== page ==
This fall, NCAT’s Growing Leaders Youth Initiative put on youth summits across the state to reach high school youth and faculty to engage them in conversations about growing resilient, community-based food systems. From Kalispell to Billings, students gathered and discussed topics such as food insecurity, school food, and effective project development and community engagement. One teacher from Billings commented, “I heard PHENOMENAL things about the summit in Billings! The students who attended from Senior were super impressed with the entire event and are planning to host a school-wide Lunch-and-Learn highlighting things they learned from the summit later this semester! Way to go!”
Read on to learn more about the Growing Leaders event in Billings and how you can get involved with Growing Leaders in your community.
The Growing Leaders Youth Initiatives (GLYI) is a project of the National Center for Appropriate Technology (NCAT) that was developed to build high school students’ leadership and ability to educate and organize their peers and communities to support healthy, local food systems through summits, trainings, project support, and grant opportunities. Based on feedback from a successful statewide youth summit in 2013, organizers decided to put on smaller regional summits this year in order to reach more students, as well as have a chance to focus on topics that relate to particular communities and areas of the state.
One of those regional summits was held in Billings on October 5. NCAT intern Demetrius Fassas, who coordinated the regional summits, worked with diverse community partners to plan the event. Representatives from the Northern Plains Resources Council, Riverstone Health, and Billings Parks and Recreation helped create the agenda and recommend speakers, workshop facilitators, and tour sites. Nineteen youth and two teachers attended the day-long summit, which kicked off with a keynote address from School Wellness Coach Ginny Mermel. Mermel set the tone for the day, discussing the importance of school food when addressing issues of food insecurity in Billings. Following the keynote was a session led by the National Coalition Building Institute with a focus on empowering youth voice, or “how to get over labels and get to work,” which was very well received. Other workshops covered topics such as Farm to School, project development and community engagement, and an address from a Billings Senior High student who had traveled to Thailand to study cultural food systems and food insecurity.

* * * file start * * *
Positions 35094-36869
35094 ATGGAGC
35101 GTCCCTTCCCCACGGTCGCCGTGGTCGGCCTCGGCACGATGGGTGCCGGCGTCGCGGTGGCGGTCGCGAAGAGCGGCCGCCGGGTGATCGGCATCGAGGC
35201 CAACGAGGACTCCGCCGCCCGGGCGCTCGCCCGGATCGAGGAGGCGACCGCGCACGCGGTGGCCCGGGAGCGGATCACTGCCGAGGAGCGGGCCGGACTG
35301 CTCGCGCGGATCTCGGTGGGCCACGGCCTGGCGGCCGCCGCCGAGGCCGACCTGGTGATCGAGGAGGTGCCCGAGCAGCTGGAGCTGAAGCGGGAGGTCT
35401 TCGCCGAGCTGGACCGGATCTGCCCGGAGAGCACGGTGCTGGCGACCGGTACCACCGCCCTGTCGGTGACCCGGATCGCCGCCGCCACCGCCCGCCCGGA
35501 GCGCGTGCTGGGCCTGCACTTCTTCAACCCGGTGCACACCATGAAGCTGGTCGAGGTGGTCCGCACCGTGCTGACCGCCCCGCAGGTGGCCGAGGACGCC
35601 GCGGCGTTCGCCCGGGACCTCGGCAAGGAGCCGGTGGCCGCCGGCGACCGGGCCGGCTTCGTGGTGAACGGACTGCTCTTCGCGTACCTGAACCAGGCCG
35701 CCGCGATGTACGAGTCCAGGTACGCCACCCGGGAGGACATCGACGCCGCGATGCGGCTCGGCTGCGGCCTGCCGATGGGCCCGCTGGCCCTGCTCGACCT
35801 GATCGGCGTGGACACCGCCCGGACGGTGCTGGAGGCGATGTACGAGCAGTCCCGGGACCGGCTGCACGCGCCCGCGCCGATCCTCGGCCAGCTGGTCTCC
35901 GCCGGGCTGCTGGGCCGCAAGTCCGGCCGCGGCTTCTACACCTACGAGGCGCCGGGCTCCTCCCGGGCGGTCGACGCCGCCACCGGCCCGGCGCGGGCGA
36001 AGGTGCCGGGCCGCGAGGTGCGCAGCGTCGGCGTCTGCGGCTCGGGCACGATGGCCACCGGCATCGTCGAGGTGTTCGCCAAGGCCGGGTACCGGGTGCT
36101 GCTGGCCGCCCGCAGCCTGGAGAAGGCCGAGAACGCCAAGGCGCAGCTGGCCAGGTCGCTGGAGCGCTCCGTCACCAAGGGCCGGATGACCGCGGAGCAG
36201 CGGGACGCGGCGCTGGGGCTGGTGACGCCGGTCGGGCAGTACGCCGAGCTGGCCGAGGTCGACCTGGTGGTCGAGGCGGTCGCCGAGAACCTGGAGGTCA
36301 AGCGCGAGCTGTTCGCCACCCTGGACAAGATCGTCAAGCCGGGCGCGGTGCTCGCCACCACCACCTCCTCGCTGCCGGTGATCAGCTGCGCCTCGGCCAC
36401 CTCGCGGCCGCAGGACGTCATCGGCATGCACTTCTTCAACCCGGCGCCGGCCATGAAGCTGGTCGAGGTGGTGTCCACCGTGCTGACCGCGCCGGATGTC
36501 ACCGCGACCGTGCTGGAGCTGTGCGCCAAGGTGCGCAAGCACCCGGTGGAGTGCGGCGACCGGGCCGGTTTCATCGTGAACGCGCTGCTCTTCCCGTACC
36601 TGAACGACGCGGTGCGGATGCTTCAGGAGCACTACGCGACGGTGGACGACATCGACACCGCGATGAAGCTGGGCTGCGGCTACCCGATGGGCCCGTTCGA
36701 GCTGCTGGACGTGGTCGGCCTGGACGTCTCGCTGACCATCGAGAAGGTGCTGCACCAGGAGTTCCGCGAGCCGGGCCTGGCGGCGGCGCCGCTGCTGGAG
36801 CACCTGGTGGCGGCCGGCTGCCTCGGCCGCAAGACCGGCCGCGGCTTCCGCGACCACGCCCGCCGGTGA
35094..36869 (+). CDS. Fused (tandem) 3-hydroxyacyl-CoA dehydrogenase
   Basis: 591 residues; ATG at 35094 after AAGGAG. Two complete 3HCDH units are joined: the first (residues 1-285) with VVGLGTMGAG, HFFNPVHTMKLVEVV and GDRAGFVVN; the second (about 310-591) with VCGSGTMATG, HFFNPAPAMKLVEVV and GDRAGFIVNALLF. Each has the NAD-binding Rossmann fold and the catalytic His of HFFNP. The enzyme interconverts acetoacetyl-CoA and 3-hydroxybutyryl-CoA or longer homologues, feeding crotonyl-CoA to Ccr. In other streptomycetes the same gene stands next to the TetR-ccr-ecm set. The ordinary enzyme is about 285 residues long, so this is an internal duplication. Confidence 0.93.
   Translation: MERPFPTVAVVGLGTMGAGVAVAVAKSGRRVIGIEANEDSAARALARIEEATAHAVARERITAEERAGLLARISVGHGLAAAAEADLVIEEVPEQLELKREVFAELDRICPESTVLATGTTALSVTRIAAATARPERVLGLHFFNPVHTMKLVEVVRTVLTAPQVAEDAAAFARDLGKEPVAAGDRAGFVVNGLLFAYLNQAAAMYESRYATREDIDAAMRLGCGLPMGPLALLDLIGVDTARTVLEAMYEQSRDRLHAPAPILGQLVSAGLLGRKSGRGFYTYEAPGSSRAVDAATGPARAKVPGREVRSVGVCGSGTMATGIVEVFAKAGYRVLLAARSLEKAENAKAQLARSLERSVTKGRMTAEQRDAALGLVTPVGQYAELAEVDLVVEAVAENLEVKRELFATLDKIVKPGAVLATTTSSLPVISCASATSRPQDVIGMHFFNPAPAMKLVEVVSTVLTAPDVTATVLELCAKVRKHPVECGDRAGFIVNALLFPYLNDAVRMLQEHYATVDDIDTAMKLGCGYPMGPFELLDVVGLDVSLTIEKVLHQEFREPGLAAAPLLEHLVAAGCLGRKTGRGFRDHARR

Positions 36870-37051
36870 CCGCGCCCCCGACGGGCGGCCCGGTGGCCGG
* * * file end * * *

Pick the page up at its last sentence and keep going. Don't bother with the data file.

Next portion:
Students participated in food-related tours during the afternoon, where they learned about CSAs at Kate’s Garden, a local farm in the Billings area; saw firsthand how school gardens can be effectively integrated into a school’s culture at the Billings Head Start, and observed efforts to decrease food waste through redistribution of food from grocery stores at Family Services. The day concluded with a chili dinner provided by the Good Earth Market.
Observations from the students included surprise at the amount of food wasted and encouragement from the success of a small-scale farm and the number of organizations focused on food in Billings. One student stated the highlight of the day was “learning that we can actually do things to help stop hunger and help other people.” The students also came up with ideas for community projects such as forming a sustainability club, talking to administration about a garden program, and working on environmental awareness and preventive health-care education. Organizers of the event will be following up with teachers and students to see what support Growing Leaders can offer to help students achieve these goals.
If you are interested, there is one more Growing Leaders event, which will be held November 16 at Chico Hot Springs near Livingston. Check out the agenda and contact email@example.com if you think you would like to join. Expect to hear from Patti Armbrister, a passionate Ag educator from Hinsdale, MT, whose focus is on Farm to School and integrating outdoor classrooms into school curriculum. Teachers in attendance will receive OPI renewal credits. You can also reach out to Demetrius for more general information on Growing Leaders and how you can engage high school youth in food projects in your community.